WASHINGTON -- Bankers won a round in the fight for product diversity when the Senate Banking Committee was forced to delay until next year a vote on legislation that would curb bank insurance powers.

Ten of the panel's 19 members must be present to form a quorum and only five members -- all Democrats -- were present for any period of time.

Members on both sides of the aisle were said to be unhappy about the prospect of voting on so controversial a bill in the. waning days of the congressional session.

However, Sen. Donald W. Riegle, D-Mich., chairman of the banking committee, promised the panel would return to the legislation in January. The panel's ranking Republican, Sen. Alfonse M. D'Amato of New York, has given assurances he would participate then, Sen. Riegle said.

Death Knell for Plan

Sen. Christopher J. Dodd, D-Conn., a strong proponent of interstate branching and the author of the insurance amendment banks opposed, said the delay may have effectively killed interstate branching for the current two-year session. of Congress.

"We have essentially 25 weeks of legislative work next year," he said, noting that the congressional year would be short because of elections.

"Like it or not, interstate will fail," he added.

For some banks, that may be good news. The Independent Bankers Association of America opposes interstate branching in general and was particularly upset with the Sen. Riegle's draft legislation.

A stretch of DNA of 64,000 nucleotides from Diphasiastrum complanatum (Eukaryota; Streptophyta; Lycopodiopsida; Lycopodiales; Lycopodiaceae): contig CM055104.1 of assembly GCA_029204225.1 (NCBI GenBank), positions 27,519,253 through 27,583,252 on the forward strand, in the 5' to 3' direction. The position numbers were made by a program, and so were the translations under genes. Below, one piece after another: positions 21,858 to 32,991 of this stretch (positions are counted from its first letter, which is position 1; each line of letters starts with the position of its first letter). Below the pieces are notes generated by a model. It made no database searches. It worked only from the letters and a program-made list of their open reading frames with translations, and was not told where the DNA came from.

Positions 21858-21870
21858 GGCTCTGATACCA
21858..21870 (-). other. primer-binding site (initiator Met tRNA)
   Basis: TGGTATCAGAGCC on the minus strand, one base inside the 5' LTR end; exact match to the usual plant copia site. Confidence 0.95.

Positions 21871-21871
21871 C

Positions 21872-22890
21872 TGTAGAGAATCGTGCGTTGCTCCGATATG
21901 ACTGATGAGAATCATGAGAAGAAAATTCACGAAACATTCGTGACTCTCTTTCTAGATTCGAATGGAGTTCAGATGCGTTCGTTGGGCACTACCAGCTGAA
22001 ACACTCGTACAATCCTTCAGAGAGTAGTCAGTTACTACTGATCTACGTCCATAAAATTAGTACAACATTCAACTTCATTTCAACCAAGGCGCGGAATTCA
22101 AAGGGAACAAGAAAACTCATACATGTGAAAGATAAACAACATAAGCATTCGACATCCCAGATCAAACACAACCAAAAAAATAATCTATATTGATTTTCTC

That bill would have given banks free rein to purchase banks in other states, even if those states objected. States would still have been permitted to opt out of branching, meaning that new entrants would have been required to maintain separately chartered banks.

Industry Opposition

Virtually all of the industry opposed Sen. Dodd's insurance amendment, which they said as even more restrictive than legislation he attempted to move in 1991.

"It even regulates the ability of a bank to transfer a telephone call" to its insurance department, said Edward L. Yingling, chief lobbyist for the American Bankers Association.

The Dodd amendment would have taken other steps to separate banks from their insurance affiliates. For example, banks would not be permitted to share letterhead with their insurance department, Mr. Yingling said.

A law that permits national banks to sell insurance in towns of under 5,000 persons would be repealed and institutions with federal charters would instead be given only those powers available to state-chartered banks. National banks already engaged in such activities would be grandfathered.

The Dodd amendment would also have removed the authority of the Comptroller of the Currency to authorize new insurance powers as "incidental to banking." It would treat annuities as insurance products, available to banks only if authorized by states.

Sen. Riegle cited Republicans as the cause of the delay, saying they had "indicated they do not want to deal with this legislation at this time."

But a spokesman for Sen. D'Amato said the boycott was supported equally by both parties.

"Clearly there was a bipartisan majority that felt it was premature to mark up these two pieces of legislation," said Frank Coleman, a spokesman for the senator.

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